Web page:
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Describing a turning point . . .

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2 Describing a turning point . . .
From Reading to Writing In “A White Heron,” Sylvia is unable to betray the location of the heron to a hunter: “She cannot tell the heron’s secret and give its life away.”

3 Describing a turning point . . .
Just as such a turning point can reveal character in a story, similar incidents can reveal some aspect of your own attitude or personality. Writers include such autobiographical incidents in their memoirs and essays.

4 B a s i c s i n a B o x Autobiographical Incident at a Glance Middle
Beginning Recreates the incident using descriptive details Makes the significance clear End Concludes by reflecting on the outcome and significance Presents the writer’s feelings about the experience Introducing the incident including the people involved and the setting RUBRIC Standards for Writing A successful autobiographical incident should focus on a well-defined incident or a series of related incidents provide background information for the incident use elements such as plot, character, and setting as appropriate make the order of events clear use description or dialogue as appropriate include precise language and specific details show why the experience was significant maintain a consistent tone and point of view

5 Prewriting Writing Your Autobiographical Incident
1 Prewriting Begin by choosing the incident you will write about. You may choose to focus on something that happened to you, or you may decide to write about an event you witnessed but did not participate in. Make a list with three columns: People, Places, Things. List all the things that come to mind in each category that represent something important to you.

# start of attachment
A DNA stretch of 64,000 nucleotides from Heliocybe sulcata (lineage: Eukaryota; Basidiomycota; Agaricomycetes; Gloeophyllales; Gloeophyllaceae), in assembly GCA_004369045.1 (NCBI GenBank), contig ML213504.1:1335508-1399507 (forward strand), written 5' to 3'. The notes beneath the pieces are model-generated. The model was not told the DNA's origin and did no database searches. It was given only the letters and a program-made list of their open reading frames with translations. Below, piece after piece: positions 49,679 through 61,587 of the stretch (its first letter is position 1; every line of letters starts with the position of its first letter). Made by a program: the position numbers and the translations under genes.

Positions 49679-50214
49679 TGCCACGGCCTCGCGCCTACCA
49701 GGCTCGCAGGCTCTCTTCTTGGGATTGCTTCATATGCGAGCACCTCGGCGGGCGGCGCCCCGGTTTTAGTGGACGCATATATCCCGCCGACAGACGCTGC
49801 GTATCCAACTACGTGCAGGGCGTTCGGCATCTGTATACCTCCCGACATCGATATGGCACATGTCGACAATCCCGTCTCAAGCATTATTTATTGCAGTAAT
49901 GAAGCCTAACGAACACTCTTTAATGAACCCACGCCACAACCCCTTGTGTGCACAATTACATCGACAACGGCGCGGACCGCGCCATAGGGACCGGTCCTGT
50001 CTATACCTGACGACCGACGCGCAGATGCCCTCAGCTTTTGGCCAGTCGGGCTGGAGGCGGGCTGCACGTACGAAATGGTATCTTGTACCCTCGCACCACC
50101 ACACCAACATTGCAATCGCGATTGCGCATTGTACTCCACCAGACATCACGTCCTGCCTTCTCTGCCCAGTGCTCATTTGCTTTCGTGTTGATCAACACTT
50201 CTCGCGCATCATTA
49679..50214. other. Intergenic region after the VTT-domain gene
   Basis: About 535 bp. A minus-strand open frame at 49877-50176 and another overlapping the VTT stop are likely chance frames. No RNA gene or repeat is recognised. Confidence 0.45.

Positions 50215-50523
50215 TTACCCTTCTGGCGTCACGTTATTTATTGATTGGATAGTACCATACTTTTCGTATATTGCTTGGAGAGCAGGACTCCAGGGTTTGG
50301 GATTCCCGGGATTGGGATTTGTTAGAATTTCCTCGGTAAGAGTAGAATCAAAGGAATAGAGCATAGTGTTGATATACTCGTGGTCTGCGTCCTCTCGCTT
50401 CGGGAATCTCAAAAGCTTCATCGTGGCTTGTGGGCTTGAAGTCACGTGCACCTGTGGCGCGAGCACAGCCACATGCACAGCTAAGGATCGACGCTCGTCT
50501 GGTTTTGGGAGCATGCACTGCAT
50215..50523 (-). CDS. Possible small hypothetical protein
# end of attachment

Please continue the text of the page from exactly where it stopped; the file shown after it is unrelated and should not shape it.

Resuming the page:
6 Prewriting Writing Your Autobiographical Incident
1 Prewriting You might also remember meaningful events in your past by using the phrase, “I remember when. . . ,” then jotting down the thoughts that come to mind. When you have chosen the event you want to write about, follow these steps:

7 Planning Your Autobiographical Incident
1. Test your topic. Do you remember the incident well enough to write about it? Why is this memory important? Will you be comfortable sharing the memory? Will writing about it show what you learned from the event or what impact it had on you? 2. Think about your purpose and audience. How can you show readers how and why the incident affected you? 3. Choose some of your building blocks. What other people took part in the incident? Is the time or place important? What are some of the key events?

8 Drafting Writing Your Autobiographical Incident
2 Drafting Get your memory down on paper. Don’t worry about how it sounds. You can make improvements later. If you find yourself losing interest in the incident or have trouble telling it, choose another memory. As you draft, consider the following hints: Use some or all of the story elements—plot, character, and setting. Include any background information that the reader needs to know.

9 Drafting Writing Your Autobiographical Incident
2 Drafting Use dialogue when you can. Use language that appeals to the senses. Organize your incident. Usually chronological order is the clearest method of organization, but you might decide you can make a greater impact by starting in the middle of the incident. In that case, you can use a flashback to fill in all the missing parts.

10 Drafting Writing Your Autobiographical Incident
2 Drafting After you finish your first draft, let it sit for a while. Then reread it. Ask your peer readers for reactions, too.

11 Revising Writing Your Autobiographical Incident
3 Revising I can’t write five words but that I change seven. Dorothy Parker, American writer and humorist

12 Revising Writing Your Autobiographical Incident
3 Revising TARGET SKILL MAINTAINING CONSISTENCY OF TONE Your autobiographical incident will have more impact if the tone is the same throughout. A humorous piece that unintentionally turns serious or a serious piece that suddenly becomes sarcastic will likely confuse the reader.

13 Editing and Proofreading
Writing Your Autobiographical Incident Editing and Proofreading 43 TARGET SKILL PUNCTUATING CLAUSES Your incident will have more impact if you vary the sentences you use to tell about it. To avoid too many short, choppy sentences, writers combine ideas into one sentence with two or more clauses.

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